Some Christians are just too nice for their own good. Take Ed Stetzer, a writer for Christianity Today, for instance.
When all 23 California State Universities “derecognized” (bureaucratese has replaced Latin as the language of “scholars,” apparently) the group InterVarsity Christian Fellowship, he wrote that it wasn’t persecution.
God bless you, Ed. Let me take it from here.
The reason the CSU system has “derecognized” (I just can’t stop putting quotes around that, even if it is in Oxford Dictionary) IVCF is because those silly Christians wanted to require their student leaders to be Christians.
Imagine that. No atheist, lesbian, Muslim, vegan or any other brand of non-Christian allowed to lead the Christian club. What snobs.
Stetzer wrote, “Following the same logic, any group that insists on requiring its leaders to follow an agreed upon set of guiding beliefs is no longer kosher (irony intended) at California’s state universities. This will impact many other faith-based organizations with actual, well, faith-based beliefs. Presumably, even People for the Ethical Treatment of Animals would have to allow Oscar Meyer to lead their campus chapters.”
Imagine the fireworks if a slate of conservative young Christians sued to take over the board of some campus LGBT group, or the atheist club.
Stetzer added, “Now, it’s not persecution. Christians are not banned. People can share their faith. But, now, what we once called ‘equal access’ has taken another hit — people of faith do not have equal access to the university community, like the environmentalist club, the LGBT organization, or the chess club. The university system has decided that speech with beliefs that undergird it — and shape how it is organized — has to be derecognized.”
This is where Ed and I part ways on this topic. It is persecution. Christians aren’t having their heads cut off like in Iraq, but it’s still a persecution, California cowardly liberal style, and we should recognize that and call out the CSU trustees for their act of open, state-sponsored (taxpayer funded) discrimination.
“Derecognition” is not a trivial thing for a student organization. It’s a financial hit worth tens of thousands of dollars because each chapter will now have to pay to reserve rooms rather than having free access. It also means IVCF can’t participate in campus activities like student fairs, where they would normally meet and recruit new students. Last but not least, the loss of standing on campus means faculty, staff and administrators will all have an excuse not to take IVCF’s calls should they ever desire to set up a meeting.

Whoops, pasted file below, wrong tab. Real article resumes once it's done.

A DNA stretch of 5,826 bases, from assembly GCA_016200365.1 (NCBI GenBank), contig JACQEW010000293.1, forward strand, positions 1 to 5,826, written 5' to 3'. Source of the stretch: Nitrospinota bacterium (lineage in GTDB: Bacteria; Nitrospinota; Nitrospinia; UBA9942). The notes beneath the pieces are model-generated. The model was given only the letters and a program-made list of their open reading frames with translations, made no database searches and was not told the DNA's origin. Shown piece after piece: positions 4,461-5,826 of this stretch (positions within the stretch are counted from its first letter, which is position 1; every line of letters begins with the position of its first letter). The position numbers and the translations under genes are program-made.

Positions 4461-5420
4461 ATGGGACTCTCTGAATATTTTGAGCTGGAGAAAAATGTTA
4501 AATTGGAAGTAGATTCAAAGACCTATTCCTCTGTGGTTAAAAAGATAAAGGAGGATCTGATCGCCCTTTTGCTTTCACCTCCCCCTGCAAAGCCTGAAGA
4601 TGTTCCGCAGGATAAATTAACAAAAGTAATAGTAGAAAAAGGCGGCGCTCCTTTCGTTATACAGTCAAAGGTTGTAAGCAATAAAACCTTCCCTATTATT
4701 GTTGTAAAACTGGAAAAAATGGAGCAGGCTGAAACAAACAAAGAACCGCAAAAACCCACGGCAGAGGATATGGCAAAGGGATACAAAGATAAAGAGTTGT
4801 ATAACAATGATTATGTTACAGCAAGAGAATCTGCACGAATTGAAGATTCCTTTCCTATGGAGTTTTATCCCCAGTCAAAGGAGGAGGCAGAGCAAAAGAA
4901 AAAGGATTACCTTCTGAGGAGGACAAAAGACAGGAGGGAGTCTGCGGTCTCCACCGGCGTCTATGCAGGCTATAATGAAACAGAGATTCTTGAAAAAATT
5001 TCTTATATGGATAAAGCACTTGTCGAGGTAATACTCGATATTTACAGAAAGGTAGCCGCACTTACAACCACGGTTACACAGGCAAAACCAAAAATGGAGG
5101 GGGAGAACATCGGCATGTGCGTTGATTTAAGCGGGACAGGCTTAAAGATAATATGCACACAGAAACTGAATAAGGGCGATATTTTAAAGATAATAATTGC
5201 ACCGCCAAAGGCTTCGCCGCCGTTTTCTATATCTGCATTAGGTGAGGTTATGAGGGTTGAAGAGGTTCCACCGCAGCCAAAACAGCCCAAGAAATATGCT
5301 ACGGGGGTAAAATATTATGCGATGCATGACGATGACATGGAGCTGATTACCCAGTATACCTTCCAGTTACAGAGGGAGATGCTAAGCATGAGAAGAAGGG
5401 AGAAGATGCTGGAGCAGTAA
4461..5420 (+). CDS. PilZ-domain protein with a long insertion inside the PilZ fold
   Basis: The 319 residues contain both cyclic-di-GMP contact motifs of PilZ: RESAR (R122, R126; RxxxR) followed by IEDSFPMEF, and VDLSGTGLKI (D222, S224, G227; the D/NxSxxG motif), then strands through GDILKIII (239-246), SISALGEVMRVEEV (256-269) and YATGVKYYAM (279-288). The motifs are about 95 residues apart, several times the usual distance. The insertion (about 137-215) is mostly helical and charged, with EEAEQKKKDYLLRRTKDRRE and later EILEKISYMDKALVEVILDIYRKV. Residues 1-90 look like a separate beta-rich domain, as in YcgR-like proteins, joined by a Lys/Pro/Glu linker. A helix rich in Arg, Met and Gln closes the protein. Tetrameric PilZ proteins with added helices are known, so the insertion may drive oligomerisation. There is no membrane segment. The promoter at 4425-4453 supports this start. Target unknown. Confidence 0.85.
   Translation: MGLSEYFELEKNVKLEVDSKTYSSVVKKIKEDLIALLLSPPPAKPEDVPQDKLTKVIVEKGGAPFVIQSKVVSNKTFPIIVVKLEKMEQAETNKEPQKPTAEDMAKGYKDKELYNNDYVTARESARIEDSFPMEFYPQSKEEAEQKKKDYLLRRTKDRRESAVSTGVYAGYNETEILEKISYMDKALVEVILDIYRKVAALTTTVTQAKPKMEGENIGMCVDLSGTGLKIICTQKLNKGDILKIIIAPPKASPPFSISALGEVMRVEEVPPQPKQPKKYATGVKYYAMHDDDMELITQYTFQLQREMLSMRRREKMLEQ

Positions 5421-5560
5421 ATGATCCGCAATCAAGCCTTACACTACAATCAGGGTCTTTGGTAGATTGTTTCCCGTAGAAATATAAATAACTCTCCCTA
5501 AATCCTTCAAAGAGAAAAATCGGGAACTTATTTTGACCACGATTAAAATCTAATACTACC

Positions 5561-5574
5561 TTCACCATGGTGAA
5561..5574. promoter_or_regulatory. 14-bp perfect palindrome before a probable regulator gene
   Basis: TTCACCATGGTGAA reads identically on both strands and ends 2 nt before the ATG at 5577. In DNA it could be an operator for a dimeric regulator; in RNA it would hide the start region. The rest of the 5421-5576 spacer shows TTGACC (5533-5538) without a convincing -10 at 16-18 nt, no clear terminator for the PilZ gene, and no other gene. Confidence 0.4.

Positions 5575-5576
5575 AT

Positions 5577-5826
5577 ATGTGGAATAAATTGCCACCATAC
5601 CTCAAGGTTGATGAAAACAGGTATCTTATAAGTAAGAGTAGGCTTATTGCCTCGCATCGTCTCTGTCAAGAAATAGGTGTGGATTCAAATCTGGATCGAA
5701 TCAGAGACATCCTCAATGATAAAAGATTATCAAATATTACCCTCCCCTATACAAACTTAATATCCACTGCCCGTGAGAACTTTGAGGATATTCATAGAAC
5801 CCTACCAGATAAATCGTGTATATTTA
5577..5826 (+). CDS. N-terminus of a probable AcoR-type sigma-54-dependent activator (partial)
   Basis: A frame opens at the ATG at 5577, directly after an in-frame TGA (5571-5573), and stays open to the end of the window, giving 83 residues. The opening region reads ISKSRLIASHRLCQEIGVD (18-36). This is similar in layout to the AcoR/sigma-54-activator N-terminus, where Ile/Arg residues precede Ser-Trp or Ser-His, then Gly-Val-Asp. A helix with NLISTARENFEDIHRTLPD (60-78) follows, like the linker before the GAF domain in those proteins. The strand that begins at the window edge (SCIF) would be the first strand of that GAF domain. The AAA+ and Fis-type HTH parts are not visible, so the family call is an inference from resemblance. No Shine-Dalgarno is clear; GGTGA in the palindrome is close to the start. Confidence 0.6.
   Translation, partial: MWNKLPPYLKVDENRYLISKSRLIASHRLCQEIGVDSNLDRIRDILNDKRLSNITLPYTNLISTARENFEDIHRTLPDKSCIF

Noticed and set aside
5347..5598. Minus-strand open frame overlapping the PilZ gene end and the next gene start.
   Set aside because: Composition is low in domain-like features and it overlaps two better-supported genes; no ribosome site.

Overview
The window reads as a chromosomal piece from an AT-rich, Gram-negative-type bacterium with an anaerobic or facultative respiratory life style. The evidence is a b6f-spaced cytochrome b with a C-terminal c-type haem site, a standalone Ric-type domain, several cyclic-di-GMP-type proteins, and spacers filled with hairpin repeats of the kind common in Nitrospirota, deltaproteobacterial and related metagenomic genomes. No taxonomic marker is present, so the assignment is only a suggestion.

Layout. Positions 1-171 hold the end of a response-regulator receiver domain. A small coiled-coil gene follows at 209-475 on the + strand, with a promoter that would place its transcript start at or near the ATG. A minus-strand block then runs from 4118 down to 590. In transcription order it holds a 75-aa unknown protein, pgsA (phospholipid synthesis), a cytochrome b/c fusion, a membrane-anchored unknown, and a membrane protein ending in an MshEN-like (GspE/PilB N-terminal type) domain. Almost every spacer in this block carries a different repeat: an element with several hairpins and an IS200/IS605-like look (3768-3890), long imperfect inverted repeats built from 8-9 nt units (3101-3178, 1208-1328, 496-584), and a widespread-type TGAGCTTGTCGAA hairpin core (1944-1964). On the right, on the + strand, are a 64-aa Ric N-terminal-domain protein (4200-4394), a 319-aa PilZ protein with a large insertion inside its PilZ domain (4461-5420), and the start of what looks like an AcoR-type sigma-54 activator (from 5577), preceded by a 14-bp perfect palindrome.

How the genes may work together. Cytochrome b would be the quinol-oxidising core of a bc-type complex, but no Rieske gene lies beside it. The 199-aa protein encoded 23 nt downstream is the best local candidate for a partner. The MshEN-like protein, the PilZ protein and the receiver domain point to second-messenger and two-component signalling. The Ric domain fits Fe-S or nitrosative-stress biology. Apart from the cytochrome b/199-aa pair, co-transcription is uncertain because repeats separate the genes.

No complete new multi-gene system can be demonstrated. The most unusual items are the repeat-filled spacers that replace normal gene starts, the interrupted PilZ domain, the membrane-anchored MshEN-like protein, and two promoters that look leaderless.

So no, Christians are not banned on CSU campuses, per se. They aren’t banned in most Islamic states, either. They have to pay an onerous tax, aren’t allowed to evangelize or sometimes even preach to the flock, can’t build or rebuild churches, have virtually no legal protection should a Muslim start a fight, and are generally treated as poorly as blacks in pre-Civil Rights Alabama — but they aren’t “banned.”
This is how persecution in the Progressive world begins. Single out a group, preferably biblical Christians, tell them “you can’t have your own leaders” or place some other restriction on the free exercise of their beliefs, then enforce it with a threat of losing privileges enjoyed by everyone else.
It’s not all that different from the jerk atheists who sue to tear down publicly displayed crosses and Ten Commandments monuments.
Some of the worst horrors of human history have started with just a little rule change for certain people, like making them wear a gold star, for example.
Fortunately, enough public servants still believe in the Constitution that usually there’s a damper on such tyrannical behavior. Still, you have to recognize it when it does occur and nip it in the bud before it can grow.
And to do that, you have to call it what it is — not “derecognition,” but persecution.